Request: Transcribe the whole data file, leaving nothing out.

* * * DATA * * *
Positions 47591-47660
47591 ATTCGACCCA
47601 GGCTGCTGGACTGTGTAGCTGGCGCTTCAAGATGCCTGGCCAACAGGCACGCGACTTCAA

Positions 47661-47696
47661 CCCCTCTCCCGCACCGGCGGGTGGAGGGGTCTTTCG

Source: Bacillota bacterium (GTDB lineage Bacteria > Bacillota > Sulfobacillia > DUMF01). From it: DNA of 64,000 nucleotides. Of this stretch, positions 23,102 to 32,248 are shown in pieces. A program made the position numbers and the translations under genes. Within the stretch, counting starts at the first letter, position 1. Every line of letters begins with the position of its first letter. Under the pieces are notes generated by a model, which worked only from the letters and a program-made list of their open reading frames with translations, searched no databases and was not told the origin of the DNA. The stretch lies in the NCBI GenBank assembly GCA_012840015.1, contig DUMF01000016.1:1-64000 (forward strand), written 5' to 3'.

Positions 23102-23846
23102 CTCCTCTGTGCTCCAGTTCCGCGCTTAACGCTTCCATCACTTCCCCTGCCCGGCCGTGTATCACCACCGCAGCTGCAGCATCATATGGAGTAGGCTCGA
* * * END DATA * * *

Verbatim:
Positions 47591-47660
47591 ATTCGACCCA
47601 GGCTGCTGGACTGTGTAGCTGGCGCTTCAAGATGCCTGGCCAACAGGCACGCGACTTCAA

Positions 47661-47696
47661 CCCCTCTCCCGCACCGGCGGGTGGAGGGGTCTTTCG

Source: Bacillota bacterium (GTDB lineage Bacteria > Bacillota > Sulfobacillia > DUMF01). From it: DNA of 64,000 nucleotides. Of this stretch, positions 23,102 to 32,248 are shown in pieces. A program made the position numbers and the translations under genes. Within the stretch, counting starts at the first letter, position 1. Every line of letters begins with the position of its first letter. Under the pieces are notes generated by a model, which worked only from the letters and a program-made list of their open reading frames with translations, searched no databases and was not told the origin of the DNA. The stretch lies in the NCBI GenBank assembly GCA_012840015.1, contig DUMF01000016.1:1-64000 (forward strand), written 5' to 3'.

Positions 23102-23846
23102 CTCCTCTGTGCTCCAGTTCCGCGCTTAACGCTTCCATCACTTCCCCTGCCCGGCCGTGTATCACCACCGCAGCTGCAGCATCATATGGAGTAGGCTCGA